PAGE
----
If the traditional distinction between law and ethics can no longer be maintained, this also has implications for the normative points of departure of politics and law, and for visions of the citizen. Assuming such a distinction, an opposition is often created between legal moralism and liberalism around the question of whether or not legislation is the result of positive moralism. But if this distinction is removed, these positions and the basis for them will also have to be reconsidered.
In relation to the state and law, variants of (philosophical) political liberalism are the point of departure for most analyses. But in the light of the changes, we may ask whether for example a thesis of liberal neutrality is still conceptually tenable, let alone defensible in its content. How can new political and philosophical theories on the task of the state, society and the citizen be developed, which fit these new relationships? A critical reflection on neutrality of aim, to be understood as an ideal that can never entirely be achieved, will probably offer a way out.
The concept of neutrality of aim was originally formulated against the background of a civil society that was fairly homogenous in cultural and philosophical outlook. Given the growth of religious and ethical moralism and multiculturalism, dominant interpretations of neutrality of aim are becoming problematic. After all, now citizenship is seen far less than in the past as a social role and status of members of a 'well-organized society'. Macro-social developments such as individualization and tribalization have an influence on the relationship between individuals and law, ethics and politics. Whereas individualization appears to promote an instrumental relationship to law, ethics and politics, tribalization sometimes promotes a relationship between individuals and law, ethics and politics understood in terms of a 'clash of cultures'. Here, the question arises of the permeability of legal systems, moral and political systems and cultural systems in the context of new social relationships that have not yet been sufficiently conceptualized. The normative philosophical consequences of these developments for the relationship between state and citizens and between law and ethics have not yet been much elaborated. The research will address the extent to which the ideals of a pluralistic and multicultural society demand a new concept of citizenship, responsive legislation and responsive administration at the conceptual and the practical level. This involves special attention for the question of the extent to which the ideals of a constitutional state can address individual ideals and group ideals in the field of religion and ethics and cultural identity. The research will also address the extent to which moral visions of various different groups within society may be expected to be reflected in law.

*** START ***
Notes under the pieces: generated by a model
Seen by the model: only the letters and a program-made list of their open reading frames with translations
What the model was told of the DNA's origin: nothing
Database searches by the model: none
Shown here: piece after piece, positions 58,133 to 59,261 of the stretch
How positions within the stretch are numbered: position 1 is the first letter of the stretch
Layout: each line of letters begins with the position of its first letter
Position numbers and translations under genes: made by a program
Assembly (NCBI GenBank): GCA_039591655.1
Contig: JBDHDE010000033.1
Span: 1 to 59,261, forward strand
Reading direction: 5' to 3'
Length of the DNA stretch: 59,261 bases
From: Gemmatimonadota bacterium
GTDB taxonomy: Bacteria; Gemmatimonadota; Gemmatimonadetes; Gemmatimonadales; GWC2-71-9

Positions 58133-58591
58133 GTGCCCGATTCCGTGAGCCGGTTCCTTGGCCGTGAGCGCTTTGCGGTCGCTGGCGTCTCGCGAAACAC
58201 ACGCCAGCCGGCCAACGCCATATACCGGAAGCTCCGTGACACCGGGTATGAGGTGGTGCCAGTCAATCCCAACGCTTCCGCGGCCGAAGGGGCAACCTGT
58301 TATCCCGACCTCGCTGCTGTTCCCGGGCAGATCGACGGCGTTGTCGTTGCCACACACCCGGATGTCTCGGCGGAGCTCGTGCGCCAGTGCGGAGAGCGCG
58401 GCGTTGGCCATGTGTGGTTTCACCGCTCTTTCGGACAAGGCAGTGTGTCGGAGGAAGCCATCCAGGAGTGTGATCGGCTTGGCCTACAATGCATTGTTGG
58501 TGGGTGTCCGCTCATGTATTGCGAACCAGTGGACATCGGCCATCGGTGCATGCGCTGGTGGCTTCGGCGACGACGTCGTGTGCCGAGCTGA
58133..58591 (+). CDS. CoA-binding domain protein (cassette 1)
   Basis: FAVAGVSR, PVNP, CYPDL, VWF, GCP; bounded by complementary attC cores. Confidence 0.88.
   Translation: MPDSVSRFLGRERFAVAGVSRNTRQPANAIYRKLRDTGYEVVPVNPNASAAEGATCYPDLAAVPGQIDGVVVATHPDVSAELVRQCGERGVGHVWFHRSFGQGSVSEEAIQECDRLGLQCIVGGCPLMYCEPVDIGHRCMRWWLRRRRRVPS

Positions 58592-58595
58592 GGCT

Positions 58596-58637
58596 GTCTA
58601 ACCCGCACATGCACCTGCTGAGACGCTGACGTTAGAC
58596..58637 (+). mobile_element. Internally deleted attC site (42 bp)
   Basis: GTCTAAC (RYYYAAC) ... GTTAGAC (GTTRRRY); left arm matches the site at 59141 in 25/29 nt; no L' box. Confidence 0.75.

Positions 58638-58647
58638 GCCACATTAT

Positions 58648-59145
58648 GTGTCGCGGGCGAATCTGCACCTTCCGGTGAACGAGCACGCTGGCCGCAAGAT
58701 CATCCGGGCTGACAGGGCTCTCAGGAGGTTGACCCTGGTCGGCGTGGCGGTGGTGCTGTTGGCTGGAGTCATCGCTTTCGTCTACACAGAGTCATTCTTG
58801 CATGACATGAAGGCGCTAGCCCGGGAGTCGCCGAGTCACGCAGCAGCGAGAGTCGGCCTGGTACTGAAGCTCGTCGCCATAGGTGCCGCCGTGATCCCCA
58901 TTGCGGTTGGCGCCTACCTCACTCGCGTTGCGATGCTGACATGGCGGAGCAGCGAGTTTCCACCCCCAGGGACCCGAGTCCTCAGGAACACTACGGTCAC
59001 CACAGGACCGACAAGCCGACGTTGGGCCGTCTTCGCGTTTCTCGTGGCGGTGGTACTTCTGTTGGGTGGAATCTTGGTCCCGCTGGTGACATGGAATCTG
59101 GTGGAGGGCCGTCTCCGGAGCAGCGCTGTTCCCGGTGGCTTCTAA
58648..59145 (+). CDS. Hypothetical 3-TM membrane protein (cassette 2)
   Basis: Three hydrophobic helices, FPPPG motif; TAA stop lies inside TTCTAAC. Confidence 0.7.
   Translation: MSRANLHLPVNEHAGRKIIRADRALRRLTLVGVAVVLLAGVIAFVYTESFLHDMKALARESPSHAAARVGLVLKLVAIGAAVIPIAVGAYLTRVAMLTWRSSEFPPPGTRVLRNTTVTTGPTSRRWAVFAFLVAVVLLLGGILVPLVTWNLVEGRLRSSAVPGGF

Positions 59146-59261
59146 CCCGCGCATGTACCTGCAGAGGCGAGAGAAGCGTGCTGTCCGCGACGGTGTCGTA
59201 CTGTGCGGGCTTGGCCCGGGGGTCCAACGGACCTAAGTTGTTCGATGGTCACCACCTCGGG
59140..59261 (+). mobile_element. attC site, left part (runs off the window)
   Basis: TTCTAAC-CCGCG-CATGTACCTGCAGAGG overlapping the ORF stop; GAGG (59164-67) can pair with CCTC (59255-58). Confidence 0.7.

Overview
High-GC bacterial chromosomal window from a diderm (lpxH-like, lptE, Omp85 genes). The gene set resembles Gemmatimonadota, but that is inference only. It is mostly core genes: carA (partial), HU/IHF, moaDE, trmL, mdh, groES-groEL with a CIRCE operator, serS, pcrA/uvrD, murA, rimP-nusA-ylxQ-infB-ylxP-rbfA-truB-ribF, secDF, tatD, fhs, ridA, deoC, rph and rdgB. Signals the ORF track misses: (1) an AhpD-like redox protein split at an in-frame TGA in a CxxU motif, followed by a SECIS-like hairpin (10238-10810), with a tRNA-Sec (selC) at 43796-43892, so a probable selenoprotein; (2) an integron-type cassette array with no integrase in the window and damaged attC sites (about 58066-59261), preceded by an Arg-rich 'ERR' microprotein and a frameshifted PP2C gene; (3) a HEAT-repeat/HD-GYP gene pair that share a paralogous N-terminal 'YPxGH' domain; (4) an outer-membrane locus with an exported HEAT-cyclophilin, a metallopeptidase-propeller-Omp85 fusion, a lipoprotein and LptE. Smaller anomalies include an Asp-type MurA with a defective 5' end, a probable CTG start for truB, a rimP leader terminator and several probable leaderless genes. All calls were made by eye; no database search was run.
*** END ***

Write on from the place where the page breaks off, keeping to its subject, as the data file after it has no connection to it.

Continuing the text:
The aim of this project is therefore to rethink the normative philosophical points of departure for the relationship between law and ethics and that between the state and the citizen. This will involve giving particular attention to the liberal tradition. How can legal philosophical liberalism be reformulated so that it gives good criteria for the role of the state and the citizen in moral questions? A leading assumption is that both in the field of constitutional state theory and in the field of individual ethics, a consideration of the underlying ideals will result in an improved theory of liberalism as a theory for the normative foundations of state and law.